INSPQ suggests that the Greater Montreal region could see as many as 10,000 new cases a day by June, and there could be as many as 150 daily deaths and 500 hospitalizations by July.

The Greater Montreal area is currently the hardest hit part of the country. According to the report, it comprises of Montréal, Laval, Montérégie, Laurentides et Lanaudière; together, they account for 31,908 cases and 2,516 deaths out of Quebec’s total of 36,986 and 2,786, respectively.

Along with outbreaks at long-term care homes, the Greater Montreal region is also experiencing sustained community spread in several of its regions. The INSPQ report’s projections don’t include long-term care homes, while the institute says that it has incorporated a wide range of projections that are “tough to determine.”

The report suggests that lifting COVID-19 measures outside of Montreal would likely result in a slight increase in diagnoses. The province, besides Montreal, will start to lift restrictions on Monday for schools, daycares and businesses.

Ontario records smallest amount of new patients in over a month, despite record-high testing

The Ministry of Health reported 346 new cases in Ontario, increasing its total case count to 19,944.

It’s the smallest number of daily cases the province has reported since April 6. The news comes amid Ontario completing 19,227 tests for COVID-19, the most it ever has in a 24-hour stretch. The 1.8 per cent positive test rate is the lowest the Ministry of Health has recorded since March 17, when it tested 963 people, leading to 12 positive cases.

The record-high testing comes after Ontario health officials faced scrutiny from Premier Doug Ford, who said earlier this week that some haven’t been ordering enough tests for their specific regions.

In early April, Ontario had set a goal of 16,000 tests a day by May 6. On Tuesday, after Ontario tested only 10,654 people, Ford said that 17 or his 34 chief medical officers “aren’t even putting the work in,” and urged them to “start picking up your socks and start doing testing.”

More fatalities, positive ICU trend

Along with the 346 new cases, Ontario recorded 59 more fatalities, raising its death toll to 1,599. The province’s total case count includes 14,383 people who have recovered, an increase of 393 since Friday’s update, setting a recovery rate of 72.1 per cent in Ontario.

Ontario saw a decrease of eight people in its hospitals, to a total of 1,016, which includes 158 people on ventilators (down by eight), and 203 people in ICU, the lowest mark Ontario has recorded since April 5.

Since its last update, the Ministry of Health has administered 19,227 tests for a total of 416,376 while a record-high 15,307 people remain under investigation.

The dire COVID-19 situation in long-term care homes continues, with 175 outbreaks around the province, according to the Ministry of Long-Term Care. There are now 2,773 residents diagnosed with COVID-19 (a decrease of 9) and 1,736 staff members (an increase of 29). Twenty-seven more residents have died, for a total of 1,187 fatalities among residents in LTCs.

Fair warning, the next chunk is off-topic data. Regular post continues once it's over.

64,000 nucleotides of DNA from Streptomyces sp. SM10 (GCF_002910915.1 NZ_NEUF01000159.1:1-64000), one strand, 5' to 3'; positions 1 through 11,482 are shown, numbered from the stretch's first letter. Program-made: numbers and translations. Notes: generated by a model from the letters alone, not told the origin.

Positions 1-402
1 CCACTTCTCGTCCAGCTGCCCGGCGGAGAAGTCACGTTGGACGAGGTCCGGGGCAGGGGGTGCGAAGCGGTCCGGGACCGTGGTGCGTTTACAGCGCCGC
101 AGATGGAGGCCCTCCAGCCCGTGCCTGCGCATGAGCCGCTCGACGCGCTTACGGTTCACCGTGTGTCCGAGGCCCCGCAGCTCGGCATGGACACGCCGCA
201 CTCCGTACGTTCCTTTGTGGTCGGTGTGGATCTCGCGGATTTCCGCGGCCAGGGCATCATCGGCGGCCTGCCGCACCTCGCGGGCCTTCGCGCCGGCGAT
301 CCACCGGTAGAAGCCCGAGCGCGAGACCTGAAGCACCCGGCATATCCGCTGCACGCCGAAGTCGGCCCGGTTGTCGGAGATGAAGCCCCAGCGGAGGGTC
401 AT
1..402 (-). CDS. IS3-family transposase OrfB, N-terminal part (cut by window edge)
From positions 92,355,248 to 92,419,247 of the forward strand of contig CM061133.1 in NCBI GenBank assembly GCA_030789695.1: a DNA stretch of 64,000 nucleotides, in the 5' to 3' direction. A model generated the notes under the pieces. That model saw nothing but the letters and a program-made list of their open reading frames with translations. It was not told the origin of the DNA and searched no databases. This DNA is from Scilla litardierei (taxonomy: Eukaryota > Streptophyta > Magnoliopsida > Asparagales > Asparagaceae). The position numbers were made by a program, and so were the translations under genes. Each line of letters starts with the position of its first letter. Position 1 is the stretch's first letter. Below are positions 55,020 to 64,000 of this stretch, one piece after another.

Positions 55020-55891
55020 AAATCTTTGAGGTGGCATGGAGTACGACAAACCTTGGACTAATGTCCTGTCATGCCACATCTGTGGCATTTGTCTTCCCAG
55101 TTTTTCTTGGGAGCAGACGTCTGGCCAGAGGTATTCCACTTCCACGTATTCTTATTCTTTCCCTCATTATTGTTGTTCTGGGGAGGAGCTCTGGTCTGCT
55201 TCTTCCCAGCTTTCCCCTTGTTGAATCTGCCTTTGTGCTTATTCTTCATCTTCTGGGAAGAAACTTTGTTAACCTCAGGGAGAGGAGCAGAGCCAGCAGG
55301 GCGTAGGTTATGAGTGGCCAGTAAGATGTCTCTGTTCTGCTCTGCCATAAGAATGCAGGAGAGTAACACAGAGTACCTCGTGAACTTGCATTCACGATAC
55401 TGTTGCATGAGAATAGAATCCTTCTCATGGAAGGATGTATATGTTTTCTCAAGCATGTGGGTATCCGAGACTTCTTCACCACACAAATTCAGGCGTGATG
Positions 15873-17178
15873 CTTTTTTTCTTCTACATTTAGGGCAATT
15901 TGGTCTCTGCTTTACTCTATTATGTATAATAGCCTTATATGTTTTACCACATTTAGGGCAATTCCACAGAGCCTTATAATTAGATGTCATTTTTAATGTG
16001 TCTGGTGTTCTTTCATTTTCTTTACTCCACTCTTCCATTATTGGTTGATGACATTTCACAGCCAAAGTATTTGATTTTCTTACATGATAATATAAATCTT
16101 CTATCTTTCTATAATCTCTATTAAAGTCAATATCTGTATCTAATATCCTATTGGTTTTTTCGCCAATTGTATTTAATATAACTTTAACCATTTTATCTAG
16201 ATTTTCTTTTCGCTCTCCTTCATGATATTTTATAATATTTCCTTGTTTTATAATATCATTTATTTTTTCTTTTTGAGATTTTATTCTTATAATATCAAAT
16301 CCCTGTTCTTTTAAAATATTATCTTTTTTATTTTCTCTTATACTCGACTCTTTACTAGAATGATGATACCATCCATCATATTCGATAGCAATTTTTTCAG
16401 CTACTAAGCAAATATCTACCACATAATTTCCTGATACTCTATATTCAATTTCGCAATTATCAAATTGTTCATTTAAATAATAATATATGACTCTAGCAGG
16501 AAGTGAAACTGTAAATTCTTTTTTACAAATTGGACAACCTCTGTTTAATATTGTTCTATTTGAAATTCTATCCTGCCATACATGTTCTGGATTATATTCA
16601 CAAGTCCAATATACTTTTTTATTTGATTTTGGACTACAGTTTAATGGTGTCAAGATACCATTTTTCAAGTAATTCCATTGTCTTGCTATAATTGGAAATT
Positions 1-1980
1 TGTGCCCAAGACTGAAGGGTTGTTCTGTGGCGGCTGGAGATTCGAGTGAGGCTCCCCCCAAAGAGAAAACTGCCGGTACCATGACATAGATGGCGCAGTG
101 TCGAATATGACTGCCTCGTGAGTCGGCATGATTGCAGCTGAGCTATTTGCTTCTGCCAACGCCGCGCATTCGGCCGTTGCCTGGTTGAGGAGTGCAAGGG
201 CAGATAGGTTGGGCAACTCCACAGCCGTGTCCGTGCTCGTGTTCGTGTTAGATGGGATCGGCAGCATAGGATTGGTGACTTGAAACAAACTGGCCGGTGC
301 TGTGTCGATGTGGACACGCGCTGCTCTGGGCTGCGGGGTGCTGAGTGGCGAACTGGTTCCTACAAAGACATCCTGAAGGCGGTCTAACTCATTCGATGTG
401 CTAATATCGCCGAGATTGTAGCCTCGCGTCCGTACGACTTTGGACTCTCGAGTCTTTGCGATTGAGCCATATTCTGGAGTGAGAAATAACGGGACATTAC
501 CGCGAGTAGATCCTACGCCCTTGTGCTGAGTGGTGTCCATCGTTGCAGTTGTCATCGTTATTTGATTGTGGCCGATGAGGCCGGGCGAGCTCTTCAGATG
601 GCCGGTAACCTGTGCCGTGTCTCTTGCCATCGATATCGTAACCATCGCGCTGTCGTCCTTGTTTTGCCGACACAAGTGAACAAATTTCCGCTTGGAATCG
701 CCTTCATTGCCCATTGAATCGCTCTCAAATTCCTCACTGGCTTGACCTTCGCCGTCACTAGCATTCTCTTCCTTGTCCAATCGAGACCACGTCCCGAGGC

Please see note at end of article with regards to Ontario’s long-term care reporting structure compared to the Ministry of Health’s.

Saskatchewan identifies nine new cases

Saskatchewan reported nine new cases of COVID-19, bringing its total to 553.

Five of the new cases are in the Far North, three in the North region of the province, and one in the central area.

Five more cases have also been marked as resolved, meaning that there are now 440 recovered patients in the province. Currently, there are 15 people in hospital (down by four), which includes five in intensive care (up by one).

Forty-six health care workers who have been infected, up by two. The source of infection for each case may not be related to their line of work, according to a press release.

To date, 36,117 COVID-19 tests have been performed in the province.

Concern among Indigenous communities in the Far North

Saskatchewan’s Far North region has seen a spike in new cases, as it accounts for 150 of the province’s 207 active cases of COVID-19. The majority are young people, said Dr. Saqib Shahab, Saskatchewan’s chief medical health officer.

An especially concerning outbreak has taken place in and around the remote Clearwater River Dene Nation near La Loche, which is about 600 kilometres northwest of Saskatoon. An outbreak has affected over 100 residents part of the La Loche community of about 2,800, which comprises mainly of Metis and First Nations peoples.

Two elders from La Loche have also passed away after contracting COVID-19.

Indigenous services minister Marc Miller said on Saturday that the full scope of the outbreak among Indigenous populations remains unknown, since federal data collection is being done primarily among on-reserve and northern communities.

Leonard Montgrand, the regional representative of Metis Nation-Saskatchewan, said the situation is becoming scary since infrastructure is not in place to respond to the crisis. It’s led to scarcity problems relating to food and other resources.

On Saturday, La Loche halted its provincial and offsale liquor stores. Officials with the Saskatchewan Health Authority said that people are still gathering to drink together, which has contributed to the spread of COVID-19. The decision comes after La Loche Mayor Robert St. Pierre made the request a day earlier. A checkpoint has also been established outside of the community to help prevent people from bringing in alcohol.

Alberta reports one more fatality

One more person has died in Alberta after contracting COVID-19, raising the province’s death toll to 116. The fatalities are part of its 6,157 total cases, after 59 new patients were identified in the province’s last 24-hour stretch.